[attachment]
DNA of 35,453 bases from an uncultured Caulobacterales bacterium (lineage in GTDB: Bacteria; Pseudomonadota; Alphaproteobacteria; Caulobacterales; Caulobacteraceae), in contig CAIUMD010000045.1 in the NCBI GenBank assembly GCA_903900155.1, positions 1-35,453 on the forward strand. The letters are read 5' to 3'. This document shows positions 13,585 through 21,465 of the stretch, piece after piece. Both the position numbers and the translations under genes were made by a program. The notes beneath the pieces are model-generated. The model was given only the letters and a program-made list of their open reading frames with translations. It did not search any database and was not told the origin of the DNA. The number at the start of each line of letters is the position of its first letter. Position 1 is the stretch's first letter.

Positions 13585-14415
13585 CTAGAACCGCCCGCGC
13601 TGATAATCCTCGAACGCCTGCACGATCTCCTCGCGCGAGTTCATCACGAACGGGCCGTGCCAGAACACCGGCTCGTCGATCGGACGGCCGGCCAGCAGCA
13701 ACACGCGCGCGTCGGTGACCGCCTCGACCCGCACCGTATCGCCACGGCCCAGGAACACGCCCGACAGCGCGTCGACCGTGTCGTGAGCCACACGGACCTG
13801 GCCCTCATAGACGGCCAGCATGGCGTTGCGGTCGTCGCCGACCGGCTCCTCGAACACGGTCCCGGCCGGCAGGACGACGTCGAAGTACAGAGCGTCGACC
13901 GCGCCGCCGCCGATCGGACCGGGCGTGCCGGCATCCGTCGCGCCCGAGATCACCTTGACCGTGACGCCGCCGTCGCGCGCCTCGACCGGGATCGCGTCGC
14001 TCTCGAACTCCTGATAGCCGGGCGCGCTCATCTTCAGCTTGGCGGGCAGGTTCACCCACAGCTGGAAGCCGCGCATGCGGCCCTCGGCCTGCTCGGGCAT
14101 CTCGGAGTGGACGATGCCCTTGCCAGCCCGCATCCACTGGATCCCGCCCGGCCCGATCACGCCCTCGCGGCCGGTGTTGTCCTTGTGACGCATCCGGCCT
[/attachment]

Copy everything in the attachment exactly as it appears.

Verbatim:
DNA of 35,453 bases from an uncultured Caulobacterales bacterium (lineage in GTDB: Bacteria; Pseudomonadota; Alphaproteobacteria; Caulobacterales; Caulobacteraceae), in contig CAIUMD010000045.1 in the NCBI GenBank assembly GCA_903900155.1, positions 1-35,453 on the forward strand. The letters are read 5' to 3'. This document shows positions 13,585 through 21,465 of the stretch, piece after piece. Both the position numbers and the translations under genes were made by a program. The notes beneath the pieces are model-generated. The model was given only the letters and a program-made list of their open reading frames with translations. It did not search any database and was not told the origin of the DNA. The number at the start of each line of letters is the position of its first letter. Position 1 is the stretch's first letter.

Positions 13585-14415
13585 CTAGAACCGCCCGCGC
13601 TGATAATCCTCGAACGCCTGCACGATCTCCTCGCGCGAGTTCATCACGAACGGGCCGTGCCAGAACACCGGCTCGTCGATCGGACGGCCGGCCAGCAGCA
13701 ACACGCGCGCGTCGGTGACCGCCTCGACCCGCACCGTATCGCCACGGCCCAGGAACACGCCCGACAGCGCGTCGACCGTGTCGTGAGCCACACGGACCTG
13801 GCCCTCATAGACGGCCAGCATGGCGTTGCGGTCGTCGCCGACCGGCTCCTCGAACACGGTCCCGGCCGGCAGGACGACGTCGAAGTACAGAGCGTCGACC
13901 GCGCCGCCGCCGATCGGACCGGGCGTGCCGGCATCCGTCGCGCCCGAGATCACCTTGACCGTGACGCCGCCGTCGCGCGCCTCGACCGGGATCGCGTCGC
14001 TCTCGAACTCCTGATAGCCGGGCGCGCTCATCTTCAGCTTGGCGGGCAGGTTCACCCACAGCTGGAAGCCGCGCATGCGGCCCTCGGCCTGCTCGGGCAT
14101 CTCGGAGTGGACGATGCCCTTGCCAGCCCGCATCCACTGGATCCCGCCCGGCCCGATCACGCCCTCGCGGCCGGTGTTGTCCTTGTGACGCATCCGGCCT